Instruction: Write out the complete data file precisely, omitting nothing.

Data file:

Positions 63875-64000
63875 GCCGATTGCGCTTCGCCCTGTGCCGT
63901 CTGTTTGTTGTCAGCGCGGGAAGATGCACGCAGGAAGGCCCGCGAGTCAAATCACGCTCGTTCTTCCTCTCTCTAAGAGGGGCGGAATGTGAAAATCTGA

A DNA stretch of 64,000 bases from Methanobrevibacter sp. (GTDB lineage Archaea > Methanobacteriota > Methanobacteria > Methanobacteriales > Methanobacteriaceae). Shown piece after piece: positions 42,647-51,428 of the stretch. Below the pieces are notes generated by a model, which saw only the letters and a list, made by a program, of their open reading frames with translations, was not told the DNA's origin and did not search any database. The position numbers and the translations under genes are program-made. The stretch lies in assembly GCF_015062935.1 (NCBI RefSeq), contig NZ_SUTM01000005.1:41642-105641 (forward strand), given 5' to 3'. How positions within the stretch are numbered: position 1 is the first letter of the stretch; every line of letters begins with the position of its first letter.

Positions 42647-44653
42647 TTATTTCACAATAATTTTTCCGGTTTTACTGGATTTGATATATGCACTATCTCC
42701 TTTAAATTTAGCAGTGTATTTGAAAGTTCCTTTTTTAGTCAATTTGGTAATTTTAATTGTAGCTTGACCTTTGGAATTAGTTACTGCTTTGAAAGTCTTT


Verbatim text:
Positions 63875-64000
63875 GCCGATTGCGCTTCGCCCTGTGCCGT
63901 CTGTTTGTTGTCAGCGCGGGAAGATGCACGCAGGAAGGCCCGCGAGTCAAATCACGCTCGTTCTTCCTCTCTCTAAGAGGGGCGGAATGTGAAAATCTGA

A DNA stretch of 64,000 bases from Methanobrevibacter sp. (GTDB lineage Archaea > Methanobacteriota > Methanobacteria > Methanobacteriales > Methanobacteriaceae). Shown piece after piece: positions 42,647-51,428 of the stretch. Below the pieces are notes generated by a model, which saw only the letters and a list, made by a program, of their open reading frames with translations, was not told the DNA's origin and did not search any database. The position numbers and the translations under genes are program-made. The stretch lies in assembly GCF_015062935.1 (NCBI RefSeq), contig NZ_SUTM01000005.1:41642-105641 (forward strand), given 5' to 3'. How positions within the stretch are numbered: position 1 is the first letter of the stretch; every line of letters begins with the position of its first letter.

Positions 42647-44653
42647 TTATTTCACAATAATTTTTCCGGTTTTACTGGATTTGATATATGCACTATCTCC
42701 TTTAAATTTAGCAGTGTATTTGAAAGTTCCTTTTTTAGTCAATTTGGTAATTTTAATTGTAGCTTGACCTTTGGAATTAGTTACTGCTTTGAAAGTCTTT